Lilja: The casting is great, congratulations on that. How involved where you in the casting?
Mike Flanagan: 100% involved, but that's not unusual. Casting is critical to everything I do, and I always knew the film would live or die based on who we were able to cast. It was a long, rough process trying to find the right actors. King suggested Bruce Greenwood, which I thought was a brilliant idea... but Jessie was much harder to find. We looked at a lot of options, and finding an actress brave enough to take on the roll was a lot more challenging than I thought it would be. Ultimately, we couldn't have been more fortunate than to have Carla Gugino step into the part. She really owns that character, and the whole movie was elevated by her presence.
Lilja: Was it a conscious decision to put Henry Thomas, as a lot of people know as the cute kid in E.T., in the creepy part? Either way it works great. He is creepy as hell if you ask me.
Mike Flanagan: I'd worked with Henry on OUIJA: ORIGIN OF EVIL and I absolutely think the world of him. I knew this would be putting him in a very difficult place, and working against decades of goodwill with audiences, but he was perfect for it. I've been fortunate enough to work with Henry a few times now (we're doing a TV show together right now, along with Carla Gugino) and I was amazed by the work he did in this film. We would joke, going in, that it was going to destroy his image... I think he said at one point that we were going to ruin E.T. and Sam Cooke in one fell swoop, and he was right. But man, what a wonderful (and horrible) performance.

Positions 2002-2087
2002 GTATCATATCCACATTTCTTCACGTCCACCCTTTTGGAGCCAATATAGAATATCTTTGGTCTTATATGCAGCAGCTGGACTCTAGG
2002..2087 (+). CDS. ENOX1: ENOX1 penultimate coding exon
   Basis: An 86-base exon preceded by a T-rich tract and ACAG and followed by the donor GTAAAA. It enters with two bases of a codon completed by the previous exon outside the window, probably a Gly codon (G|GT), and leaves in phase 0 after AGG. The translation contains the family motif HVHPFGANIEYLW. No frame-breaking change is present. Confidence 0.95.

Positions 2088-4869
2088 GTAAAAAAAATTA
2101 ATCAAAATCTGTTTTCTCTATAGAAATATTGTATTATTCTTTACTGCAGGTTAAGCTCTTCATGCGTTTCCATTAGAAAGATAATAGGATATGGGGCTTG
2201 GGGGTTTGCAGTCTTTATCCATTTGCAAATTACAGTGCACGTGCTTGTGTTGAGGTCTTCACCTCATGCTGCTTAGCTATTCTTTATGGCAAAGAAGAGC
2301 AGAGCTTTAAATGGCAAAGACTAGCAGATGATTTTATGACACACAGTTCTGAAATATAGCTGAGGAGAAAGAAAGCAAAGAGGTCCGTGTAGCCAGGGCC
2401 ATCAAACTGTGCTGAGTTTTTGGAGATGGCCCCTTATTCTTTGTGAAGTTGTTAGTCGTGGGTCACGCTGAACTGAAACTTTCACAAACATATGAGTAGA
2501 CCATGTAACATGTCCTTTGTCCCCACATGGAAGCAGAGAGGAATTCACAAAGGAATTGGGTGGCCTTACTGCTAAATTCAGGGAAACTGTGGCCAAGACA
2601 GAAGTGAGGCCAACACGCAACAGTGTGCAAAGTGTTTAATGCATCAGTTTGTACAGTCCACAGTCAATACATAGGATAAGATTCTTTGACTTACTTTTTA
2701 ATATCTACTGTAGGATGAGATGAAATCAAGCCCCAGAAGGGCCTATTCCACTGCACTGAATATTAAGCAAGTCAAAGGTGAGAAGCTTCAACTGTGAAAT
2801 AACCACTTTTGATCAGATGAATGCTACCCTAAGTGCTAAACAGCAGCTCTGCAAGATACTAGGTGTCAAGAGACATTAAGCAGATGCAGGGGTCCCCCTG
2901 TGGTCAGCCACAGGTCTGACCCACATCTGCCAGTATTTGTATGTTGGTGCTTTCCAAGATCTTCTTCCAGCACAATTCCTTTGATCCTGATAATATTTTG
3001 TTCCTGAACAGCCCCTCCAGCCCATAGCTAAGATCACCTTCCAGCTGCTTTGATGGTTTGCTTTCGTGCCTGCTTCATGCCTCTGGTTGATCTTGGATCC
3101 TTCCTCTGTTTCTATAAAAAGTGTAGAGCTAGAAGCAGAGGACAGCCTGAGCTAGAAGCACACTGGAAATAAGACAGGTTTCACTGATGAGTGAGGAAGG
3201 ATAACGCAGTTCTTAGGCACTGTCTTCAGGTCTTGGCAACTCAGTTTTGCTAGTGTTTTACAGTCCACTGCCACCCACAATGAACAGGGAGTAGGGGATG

Lilja: Was it very different to do it for Netflix instead of a theatrical release?
Mike Flanagan: It was, but in a very goo way. Netflix was the only studio brave enough to let us make the movie the way we wanted to make it. No one else would have had the guts, especially if it had to be put through a theatrical release. Once you go theatrical, you put yourself at the mercy of focus groups and marketing departments who are trying to make the film as appealing as possible to the most people. This film was NEVER going to work in that model. It's a bummer not to see it in theaters, for sure, but I'm grateful every day that Netflix had the conviction and courage to make the film properly. Without them, this movie never, ever would have been made at all.
Lilja: Stephen King said: "Saw a rough cut of Mike Flanagan's GERALD'S GAME yesterday. Horrifying, hypnotic, terrific. It's gonna freak you out." How did it feel to get such great feedback from the King himself?
Mike Flanagan: I almost fell off my chair. He can be very tough on his adaptations (ask Kubrick) and I really wanted him to be proud of the film. Seeing that tweet was one of the biggest fanboy moments of my life.
Lilja: If you could pick another King book to film. Which would you pick and why?
Mike Flanagan: There are so many. But the ones I'd want to do the most are DOCTOR SLEEP and LISEY'S STORY. In both cases, it's because I identify with the protagonists so much. LISEY'S STORY is a stunning piece of work, a beautiful exploration of marriage. And who wouldn't want to venture back into the world of Danny Torrence?
Lilja: What's next for you now?
Mike Flanagan: Right now I'm shooting THE HAUNTING OF HILL HOUSE as a Netflix Original show, and I'll be working on that for a LONG, long time. The great news is that I'm working with a lot of people I know very well, including Carla Gugino, Henry Thomas, Kate Siegel, Lulu Wilson, Annabeth Gish, and Elizabeth Reaser... in a lot of ways, it feels like a family reunion. I hope people love it!